Yes, words are wonderful things, a kind of shorthand. But words can also get in the way, especially when we think that because we have named something, we have fully described or comprehended it. Not so, reality is always richer than the words or thoughts that we “reduce” it to. It is perhaps necessary for us to do this sort of reduction in order to manage, and not be overwhelmed,  but, again reality is always richer than the thoughts or words we reduce it to. (Msgr. Charles Pope)
Okay, yes. But then he goes on to say:

There’s yet another old saying, likely from the far East, which says, “Those who know do not say, those who say do not know.” That is, words for fall short of the reality of what is known, and the wise person grasps this.

One of the Eastern fathers, when asked to explain this saying to his disciples said, “How many know the smell of a rose?” And all of his disciples raised their hands. But when he said to them, “Put it into words” everyone remained silent. (Ibid.)

I guess I’m causing my kids some “cognitive dissonance” with this one, because I just spent today introducing them to Flannery O’Connor’s intriguing description of her own creative process: “I write to discover what I know.”
In other words, despite my student’s common protest, “I know what it is, Ms. Shea, I just can’t put it into words”– Flannery would probably reply,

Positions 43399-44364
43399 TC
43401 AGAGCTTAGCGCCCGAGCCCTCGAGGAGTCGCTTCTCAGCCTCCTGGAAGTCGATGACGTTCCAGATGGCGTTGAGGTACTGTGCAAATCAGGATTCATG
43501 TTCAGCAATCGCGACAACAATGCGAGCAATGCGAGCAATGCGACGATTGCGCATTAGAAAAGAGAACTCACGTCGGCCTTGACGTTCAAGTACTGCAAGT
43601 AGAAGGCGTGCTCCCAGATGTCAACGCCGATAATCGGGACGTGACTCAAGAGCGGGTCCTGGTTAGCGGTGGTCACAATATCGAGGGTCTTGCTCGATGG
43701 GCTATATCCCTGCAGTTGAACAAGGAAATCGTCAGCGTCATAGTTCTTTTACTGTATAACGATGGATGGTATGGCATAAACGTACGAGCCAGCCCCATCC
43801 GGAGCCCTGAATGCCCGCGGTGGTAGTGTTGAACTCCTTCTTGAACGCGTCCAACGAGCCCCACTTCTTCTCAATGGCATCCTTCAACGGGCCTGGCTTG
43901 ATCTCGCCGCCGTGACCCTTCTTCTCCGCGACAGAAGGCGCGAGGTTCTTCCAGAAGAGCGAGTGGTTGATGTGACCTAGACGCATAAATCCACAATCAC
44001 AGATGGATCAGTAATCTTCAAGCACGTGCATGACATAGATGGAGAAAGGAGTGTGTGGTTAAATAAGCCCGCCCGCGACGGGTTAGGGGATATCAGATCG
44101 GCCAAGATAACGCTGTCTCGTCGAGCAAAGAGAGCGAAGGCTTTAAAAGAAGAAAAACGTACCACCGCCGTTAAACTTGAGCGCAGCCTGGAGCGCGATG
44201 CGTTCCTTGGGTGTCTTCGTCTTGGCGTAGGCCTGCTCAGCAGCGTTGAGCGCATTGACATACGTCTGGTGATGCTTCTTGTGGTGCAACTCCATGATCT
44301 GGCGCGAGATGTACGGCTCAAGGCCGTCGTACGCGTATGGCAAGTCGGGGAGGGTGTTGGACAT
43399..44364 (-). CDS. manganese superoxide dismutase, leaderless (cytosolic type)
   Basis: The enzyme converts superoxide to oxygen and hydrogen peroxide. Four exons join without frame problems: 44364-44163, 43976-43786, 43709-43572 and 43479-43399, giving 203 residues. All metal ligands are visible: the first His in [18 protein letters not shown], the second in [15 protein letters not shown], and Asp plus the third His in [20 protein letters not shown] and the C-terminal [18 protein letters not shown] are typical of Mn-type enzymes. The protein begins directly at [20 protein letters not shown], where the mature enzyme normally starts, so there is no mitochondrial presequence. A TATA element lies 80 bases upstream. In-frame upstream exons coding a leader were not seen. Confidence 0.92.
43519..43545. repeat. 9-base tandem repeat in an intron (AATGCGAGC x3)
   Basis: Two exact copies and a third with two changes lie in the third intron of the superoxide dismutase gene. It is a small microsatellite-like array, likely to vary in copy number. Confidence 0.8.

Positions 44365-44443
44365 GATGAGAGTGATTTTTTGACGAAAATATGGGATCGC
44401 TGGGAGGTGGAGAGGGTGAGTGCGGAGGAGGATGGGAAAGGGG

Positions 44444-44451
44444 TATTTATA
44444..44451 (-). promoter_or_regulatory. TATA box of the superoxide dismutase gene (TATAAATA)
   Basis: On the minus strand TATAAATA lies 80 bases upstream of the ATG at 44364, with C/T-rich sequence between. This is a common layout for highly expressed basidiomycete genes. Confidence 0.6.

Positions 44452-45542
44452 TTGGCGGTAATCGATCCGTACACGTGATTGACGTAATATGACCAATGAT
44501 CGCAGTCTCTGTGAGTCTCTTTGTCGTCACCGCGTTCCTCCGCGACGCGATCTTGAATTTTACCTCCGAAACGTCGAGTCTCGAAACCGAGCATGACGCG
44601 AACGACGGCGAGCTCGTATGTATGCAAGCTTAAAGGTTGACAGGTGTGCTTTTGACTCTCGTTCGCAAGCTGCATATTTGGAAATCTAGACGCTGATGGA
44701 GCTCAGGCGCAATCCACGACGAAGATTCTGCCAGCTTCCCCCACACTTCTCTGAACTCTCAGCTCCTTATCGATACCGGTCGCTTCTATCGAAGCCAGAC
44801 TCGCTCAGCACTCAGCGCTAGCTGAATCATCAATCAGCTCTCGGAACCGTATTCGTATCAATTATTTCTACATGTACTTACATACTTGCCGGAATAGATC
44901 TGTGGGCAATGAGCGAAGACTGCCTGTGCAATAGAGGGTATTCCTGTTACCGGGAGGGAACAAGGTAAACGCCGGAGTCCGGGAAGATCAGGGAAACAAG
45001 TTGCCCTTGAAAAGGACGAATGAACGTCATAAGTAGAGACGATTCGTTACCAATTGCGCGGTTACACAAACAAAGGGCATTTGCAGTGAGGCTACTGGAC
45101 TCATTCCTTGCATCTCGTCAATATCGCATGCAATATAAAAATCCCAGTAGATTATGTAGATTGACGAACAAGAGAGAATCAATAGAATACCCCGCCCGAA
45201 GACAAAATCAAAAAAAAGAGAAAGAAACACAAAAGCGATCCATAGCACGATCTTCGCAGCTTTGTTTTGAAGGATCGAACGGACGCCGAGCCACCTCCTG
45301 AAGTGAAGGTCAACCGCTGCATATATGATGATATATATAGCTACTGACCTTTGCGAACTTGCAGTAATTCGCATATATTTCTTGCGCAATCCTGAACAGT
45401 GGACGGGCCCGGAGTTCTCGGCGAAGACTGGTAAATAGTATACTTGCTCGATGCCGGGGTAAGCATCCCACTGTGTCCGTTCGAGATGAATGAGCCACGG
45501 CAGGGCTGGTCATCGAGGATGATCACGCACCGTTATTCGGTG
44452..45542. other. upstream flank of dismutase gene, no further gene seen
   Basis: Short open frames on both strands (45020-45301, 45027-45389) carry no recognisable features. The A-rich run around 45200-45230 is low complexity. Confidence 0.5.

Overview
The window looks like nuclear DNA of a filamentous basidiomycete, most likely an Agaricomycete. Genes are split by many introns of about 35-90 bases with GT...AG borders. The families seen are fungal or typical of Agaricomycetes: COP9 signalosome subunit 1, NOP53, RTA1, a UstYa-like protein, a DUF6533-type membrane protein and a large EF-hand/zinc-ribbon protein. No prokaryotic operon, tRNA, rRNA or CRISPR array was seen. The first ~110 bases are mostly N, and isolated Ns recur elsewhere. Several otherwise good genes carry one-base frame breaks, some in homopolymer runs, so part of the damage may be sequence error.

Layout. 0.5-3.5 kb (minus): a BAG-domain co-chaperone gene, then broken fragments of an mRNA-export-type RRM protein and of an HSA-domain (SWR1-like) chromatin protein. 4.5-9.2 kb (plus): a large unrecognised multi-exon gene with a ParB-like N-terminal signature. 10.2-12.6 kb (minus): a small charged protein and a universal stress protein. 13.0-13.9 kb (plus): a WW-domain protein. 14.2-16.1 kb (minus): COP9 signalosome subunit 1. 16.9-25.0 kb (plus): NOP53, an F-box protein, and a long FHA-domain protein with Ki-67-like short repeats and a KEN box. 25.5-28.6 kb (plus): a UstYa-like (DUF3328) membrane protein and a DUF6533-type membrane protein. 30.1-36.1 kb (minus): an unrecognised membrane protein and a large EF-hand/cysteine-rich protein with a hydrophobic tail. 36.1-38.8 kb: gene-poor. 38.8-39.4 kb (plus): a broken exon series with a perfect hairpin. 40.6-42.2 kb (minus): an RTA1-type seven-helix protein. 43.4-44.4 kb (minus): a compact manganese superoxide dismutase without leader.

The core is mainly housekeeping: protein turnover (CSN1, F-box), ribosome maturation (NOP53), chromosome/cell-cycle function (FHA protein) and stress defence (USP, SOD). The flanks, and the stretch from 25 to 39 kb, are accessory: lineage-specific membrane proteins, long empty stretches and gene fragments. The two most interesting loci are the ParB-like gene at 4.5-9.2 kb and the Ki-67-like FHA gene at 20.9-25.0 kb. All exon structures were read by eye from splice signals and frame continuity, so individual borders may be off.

“Nope. Until you can put it into words, you don’t really know it.”
I want to side with Flannery here, although I agree that there are some things (most especially in the realm of grace) that human language cannot grasp or even remotely gesture toward. Nonetheless, “In the beginning was the Word” (John 1) and there is something of that fundamental desire (and ability!) to articulate in all of us, and in all of our languages. One of the first things Adam did, after all, was to name all of the creatures of the Earth (Genesis 2:20). God gave him that dignity, and that gift.
 And it’s that same ability to speak that lets me teach – that allows me to communicate with my students.
And it’s that same ability that allows political leaders to wage war, and seek peace, and kill thousands, and save millions.  The word indeed, in many ways, is “mightier than the sword,” though perhaps not in the way that Edward Bulwer-Lytton meant it.